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SHAMIL ZHUMATOV/AFP/Getty Images(MOSCOW) — After a two-day journey to get to the International Space Station, three astronauts were all smiles as they exited the cramped Soyuz vessel and were welcomed by colleagues to their home in low-Earth orbit.

The trio, which includes a Russian, a Dane and a Kazakh, blasted off Wednesday on board a Soyuz rocket on a two-day journey to reach the ISS. While astronauts have taken a direct six-hour route in recent years, the Russian Federal Space Agency said it decided to switch to the traditional route because of security concerns after the space station adjusted its orbit in order to dodge space junk.

The route included 34 orbits of Earth to reach the space station, according to NASA.

The new arrivals bring the total number of astronauts at the International Space Station to nine, making it the first time since 2013 that many people lived at the station.

It won't be full for long, though. The Kazakh and the Dane are set to return to Earth Sept. 12, along with Gennady Padalka, who is the station commander, and will hand off the duty to U.S. astronaut Scott Kelly.

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ABC News(NEW YORK) -- When Sister Norma Pimentel participated in a virtual papal audience hosted by ABC News this week, she was excited to see Pope Francis, but never expected him to address her directly.

Sister Pimentel runs a welcome center at Sacred Heart Church in McAllen, Texas, which has helped more than 20,000 immigrants. Pope Francis was watching and listening intently via satellite from the Vatican as Sister Pimentel was introduced briefly. Then, after young mothers and children who had just arrived shared their stories, the Holy Father returned to the sister who had been mentioned before.

“There was a sister there of a religious order, I want to see her,” he said.

“I said, ‘Oh, that’s me,’” Sister Pimentel said, reflecting on the moment afterwards. “He’s actually speaking to me. And then I saw his little hand go like, ‘come, come, come, come,’ and I’m like, ‘Oh, my God.’ I felt like a little child called forth by their dear father.”

The 62-year-old nun made her way to the center aisle and stood before Pope Francis’ smiling face, on a 9-by-9-foot screen.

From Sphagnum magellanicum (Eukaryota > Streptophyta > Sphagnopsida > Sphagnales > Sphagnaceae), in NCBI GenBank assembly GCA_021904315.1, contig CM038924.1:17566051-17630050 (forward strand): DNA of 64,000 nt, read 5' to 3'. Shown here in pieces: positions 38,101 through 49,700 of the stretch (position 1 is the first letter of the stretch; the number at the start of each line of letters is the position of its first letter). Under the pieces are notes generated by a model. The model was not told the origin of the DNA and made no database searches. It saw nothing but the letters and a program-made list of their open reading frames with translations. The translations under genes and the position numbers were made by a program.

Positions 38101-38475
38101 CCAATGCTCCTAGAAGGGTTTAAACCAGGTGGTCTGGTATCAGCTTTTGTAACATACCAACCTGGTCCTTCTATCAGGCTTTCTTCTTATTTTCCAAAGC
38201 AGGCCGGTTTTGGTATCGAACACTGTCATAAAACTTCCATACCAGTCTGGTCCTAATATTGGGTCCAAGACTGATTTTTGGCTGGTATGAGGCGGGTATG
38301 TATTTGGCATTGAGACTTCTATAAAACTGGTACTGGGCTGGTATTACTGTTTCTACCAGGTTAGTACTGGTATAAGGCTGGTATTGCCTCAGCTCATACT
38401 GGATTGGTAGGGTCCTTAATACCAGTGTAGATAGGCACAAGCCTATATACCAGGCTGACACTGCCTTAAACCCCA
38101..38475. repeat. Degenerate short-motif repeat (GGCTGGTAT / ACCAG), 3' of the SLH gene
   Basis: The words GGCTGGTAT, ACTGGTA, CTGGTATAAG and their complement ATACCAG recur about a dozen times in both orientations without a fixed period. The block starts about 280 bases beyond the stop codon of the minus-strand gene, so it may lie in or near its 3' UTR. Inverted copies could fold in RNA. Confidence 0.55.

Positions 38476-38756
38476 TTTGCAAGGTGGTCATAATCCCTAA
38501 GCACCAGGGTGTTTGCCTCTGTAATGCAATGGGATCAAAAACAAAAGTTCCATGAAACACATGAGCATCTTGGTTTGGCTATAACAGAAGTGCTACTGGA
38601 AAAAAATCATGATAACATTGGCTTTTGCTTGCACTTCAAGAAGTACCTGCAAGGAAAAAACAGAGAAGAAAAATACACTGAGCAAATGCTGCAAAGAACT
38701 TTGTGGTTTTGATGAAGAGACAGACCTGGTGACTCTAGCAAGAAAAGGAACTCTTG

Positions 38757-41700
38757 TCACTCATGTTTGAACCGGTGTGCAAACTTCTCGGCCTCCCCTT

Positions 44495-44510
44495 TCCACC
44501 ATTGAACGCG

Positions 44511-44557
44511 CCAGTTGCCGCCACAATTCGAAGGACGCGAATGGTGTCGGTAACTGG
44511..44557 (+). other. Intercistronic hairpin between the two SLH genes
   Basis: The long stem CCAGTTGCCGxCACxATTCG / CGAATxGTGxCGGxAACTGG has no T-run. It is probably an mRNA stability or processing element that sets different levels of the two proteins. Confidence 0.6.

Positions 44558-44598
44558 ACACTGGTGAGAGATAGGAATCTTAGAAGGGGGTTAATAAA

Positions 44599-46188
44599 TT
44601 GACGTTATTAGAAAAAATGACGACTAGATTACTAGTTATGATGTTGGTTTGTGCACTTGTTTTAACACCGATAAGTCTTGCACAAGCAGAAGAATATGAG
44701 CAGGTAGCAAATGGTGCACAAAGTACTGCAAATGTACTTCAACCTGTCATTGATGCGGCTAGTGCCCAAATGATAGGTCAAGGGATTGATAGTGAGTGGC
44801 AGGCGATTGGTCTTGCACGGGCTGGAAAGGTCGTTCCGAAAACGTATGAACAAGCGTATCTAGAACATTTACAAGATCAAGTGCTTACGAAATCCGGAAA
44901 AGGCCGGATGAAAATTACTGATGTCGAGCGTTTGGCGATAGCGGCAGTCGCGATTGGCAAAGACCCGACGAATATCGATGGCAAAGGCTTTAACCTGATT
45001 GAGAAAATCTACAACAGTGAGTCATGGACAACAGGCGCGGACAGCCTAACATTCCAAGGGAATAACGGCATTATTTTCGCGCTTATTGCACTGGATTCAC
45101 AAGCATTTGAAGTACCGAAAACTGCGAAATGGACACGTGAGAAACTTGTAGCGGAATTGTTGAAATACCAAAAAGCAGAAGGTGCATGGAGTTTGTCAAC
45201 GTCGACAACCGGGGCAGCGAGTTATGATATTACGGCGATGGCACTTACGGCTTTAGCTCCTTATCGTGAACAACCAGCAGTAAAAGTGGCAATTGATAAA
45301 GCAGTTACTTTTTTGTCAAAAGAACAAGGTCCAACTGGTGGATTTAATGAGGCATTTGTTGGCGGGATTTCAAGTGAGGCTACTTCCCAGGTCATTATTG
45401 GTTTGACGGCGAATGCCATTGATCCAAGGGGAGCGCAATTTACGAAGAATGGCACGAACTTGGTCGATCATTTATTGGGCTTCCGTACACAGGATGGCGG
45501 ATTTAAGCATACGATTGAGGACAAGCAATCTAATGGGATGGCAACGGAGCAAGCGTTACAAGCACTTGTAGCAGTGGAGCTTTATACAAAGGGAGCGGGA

“I want to thank you," Francis said. "And through you to thank all the sisters of religious orders in the U.S. for the work that you have done and that you do in the United States. It's great. I congratulate you. Be courageous. Move forward.

And then the pope, 78, said something she could never have imagined: “I'll tell you one other thing. Is it unseemly for the Pope to say this? I love you all very much.“

She bowed, her hands in prayer, and returned to her seat. Then the tears began to flow. “I’m still in heaven still experiencing his presence,” she said. “He’s telling me I love you very much at the end I was like, ‘Oh, wow. ... I will cherish and treasure this moment forever. I am blessed.”

The event will air in a one-hour special edition of ABC News’ 20/20 on Friday at 10 p.m. ET. In addition, the event will be posted in its entirety in both English and Spanish on ABCNews.com.

A STRONG SIGNAL TO U.S. SISTERS

It was a personal moment of triumph for Sister Norma, but Vatican experts say it also sent an important message to Catholic sisters across the United States that their work is valued and supported by the church.

“Especially after the Vatican’s recent investigation of Catholic sisters, Pope Francis’ beautiful words of encouragement remind people of the incredible work these women do day in and day out,” said the Rev. James Martin, a Jesuit priest and editor-at-large for America magazine. “It’s a sign that he ‘gets it’ when it comes to Catholic sisters in this country.”

The investigation of the sisters by the Vatican, which began under Pope Benedict, was incredibly painful for U.S. women in the church, according to ABC News consultant Cokie Roberts.

“This is a very strong signal that he admires the work of American women religious, and that the moment of discord is over,” Roberts said. “These nuns are doing exactly what the pope is talking about: They work on the margins with people who need help.”

‘WE TOO LOVE POPE FRANCIS’

Francis showed his support for the U.S. Catholic sisters in April when he met with the Leadership Conference of Women Religious (LGWR) in Rome. LGWR executive director Sister Joan Marie Steadman, who was at the meeting with the pope, said she was heartened by the pope’s recent comments on ABC News.

“I was very moved by the pope’s recognition of Sister Norma and the critical work she is doing on behalf of immigrants, and was heartened that he extended his gratitude to all Catholic sisters serving in the United States,“ Steadman said in a statement to ABC News. “We will take heart from his words to be courageous and to keep moving forward, and I am sure sisters will delight in his spontaneous expression of affection as well. We too love Pope Francis."

Martin, the Jesuit priest and editor-at-large for America magazine, told ABC News, “The pope speaks with both gestures and words, just like Jesus did, His gesture of meeting with the LGWR leadership, coupled with his words now of support for this sister, shows his deep admiration and support for the Catholics sisters in this country.”

As for Sister Norma, she believes the Holy Spirit was guiding what transpired in the church. “It’s a new beginning right?” she said. “It is a historical moment where our holy father acknowledges and recognizes the wonderful work that we as nuns in the US are doing and are committed in making a difference in the lives of so many people.”